International Olympic Committee Pledges Reduction of Greenhouse Gases

International Olympic Committee (IOC) president Thomas Bach attends a press conference following an Olympic summit on June 21, 2016 in Lausanne.For Russia's track and field stars, the meeting of Olympic executives may offer the last chance to compete at the Games in Rio de Janeiro. Last week, the International Association …

On Wednesday, the International Olympic Committee (IOC) pledged to reduce both its direct and indirect greenhouse gas emissions by 45 percent over nine years.

During a virtual meeting, the IOC claimed its goal announcement was an effort to come into compliance with the Paris Agreement favored by many nations, The Hill wrote.

The games insisted it could cut emissions by 30 percent by 2024, calling the goal a part of an “immediate reduction target.” The remainder of the 45 percent would be done over the following six years.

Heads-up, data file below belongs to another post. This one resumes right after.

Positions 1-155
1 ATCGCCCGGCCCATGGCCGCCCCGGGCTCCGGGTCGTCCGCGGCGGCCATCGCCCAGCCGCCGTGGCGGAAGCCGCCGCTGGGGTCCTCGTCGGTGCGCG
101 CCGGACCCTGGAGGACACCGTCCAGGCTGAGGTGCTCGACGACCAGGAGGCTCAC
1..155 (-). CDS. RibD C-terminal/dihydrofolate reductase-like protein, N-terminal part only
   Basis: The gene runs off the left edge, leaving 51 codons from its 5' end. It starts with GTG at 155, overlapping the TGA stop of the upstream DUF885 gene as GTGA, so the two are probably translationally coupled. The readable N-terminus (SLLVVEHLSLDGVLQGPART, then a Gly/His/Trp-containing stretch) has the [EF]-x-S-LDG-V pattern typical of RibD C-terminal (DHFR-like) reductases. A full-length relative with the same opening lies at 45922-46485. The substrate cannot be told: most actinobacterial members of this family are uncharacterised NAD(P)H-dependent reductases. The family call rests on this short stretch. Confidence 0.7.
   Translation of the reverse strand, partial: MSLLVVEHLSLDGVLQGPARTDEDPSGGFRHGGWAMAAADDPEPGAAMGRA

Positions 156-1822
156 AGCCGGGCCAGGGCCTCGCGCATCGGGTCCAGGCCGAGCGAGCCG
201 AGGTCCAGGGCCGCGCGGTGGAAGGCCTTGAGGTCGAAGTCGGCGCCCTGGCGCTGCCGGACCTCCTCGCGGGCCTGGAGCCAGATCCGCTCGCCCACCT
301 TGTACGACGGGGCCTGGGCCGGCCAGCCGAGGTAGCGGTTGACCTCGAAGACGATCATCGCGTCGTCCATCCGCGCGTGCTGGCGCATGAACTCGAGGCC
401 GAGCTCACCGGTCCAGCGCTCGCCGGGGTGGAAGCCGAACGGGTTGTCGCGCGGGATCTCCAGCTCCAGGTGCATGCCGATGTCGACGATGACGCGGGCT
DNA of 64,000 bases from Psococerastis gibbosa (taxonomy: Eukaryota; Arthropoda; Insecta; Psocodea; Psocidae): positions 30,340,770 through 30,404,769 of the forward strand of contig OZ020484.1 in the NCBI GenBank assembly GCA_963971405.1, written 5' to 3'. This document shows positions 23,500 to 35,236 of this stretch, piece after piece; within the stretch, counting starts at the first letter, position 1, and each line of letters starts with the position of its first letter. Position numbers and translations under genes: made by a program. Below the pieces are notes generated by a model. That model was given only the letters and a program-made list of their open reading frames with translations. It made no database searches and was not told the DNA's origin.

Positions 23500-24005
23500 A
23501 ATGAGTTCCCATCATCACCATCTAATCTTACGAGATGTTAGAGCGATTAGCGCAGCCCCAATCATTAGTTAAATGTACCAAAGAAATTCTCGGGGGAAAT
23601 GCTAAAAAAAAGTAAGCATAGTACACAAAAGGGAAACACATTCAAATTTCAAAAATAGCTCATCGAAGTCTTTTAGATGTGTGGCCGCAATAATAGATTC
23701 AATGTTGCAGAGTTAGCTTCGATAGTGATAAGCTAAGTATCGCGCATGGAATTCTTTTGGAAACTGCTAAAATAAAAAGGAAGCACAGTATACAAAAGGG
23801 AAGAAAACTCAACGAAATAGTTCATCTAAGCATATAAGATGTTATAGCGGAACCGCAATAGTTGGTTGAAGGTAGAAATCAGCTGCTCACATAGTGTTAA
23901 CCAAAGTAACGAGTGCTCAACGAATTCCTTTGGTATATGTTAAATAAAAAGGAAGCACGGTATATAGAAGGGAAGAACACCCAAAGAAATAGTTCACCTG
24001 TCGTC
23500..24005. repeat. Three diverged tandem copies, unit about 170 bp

Still, some of these purported cuts in emissions will be by so-called “offsets” instead of actual cuts. The IOC will establish the Olympic Forest Project, which the committee claims will make the games “climate positive.”

“The IOC reported its average carbon footprint between 2016 and 2019 reached about 53,000 tonnes of carbon dioxide equivalent per year. But all upcoming Olympic games, including the postponed games in Tokyo, have pledged to maintain carbon neutrality,” the Hill reported.

“As the leader of the Olympic Movement, we have a responsibility and an opportunity to protect our climate,” IOC President Thomas Bach said. “This ambitious target puts the IOC in line with the Paris Agreement, which aims to limit global warming to well below 2 degrees Celsius, and helps to advance action on climate change.”

The 2020 games were postponed until this year thanks to the pandemic. But the games are still scheduled to go as planned in July this year in Tokyo, Japan. However, some wonder if the games may yet be scotched after Japan declared a health emergency this month over the virus. And Japan has reported that Tokyo is its worst COVID hot zone.

With questions raging over whether Tokyo will be able to host the games, the State of Florida recently threw its hat in the ring as an alternative site.

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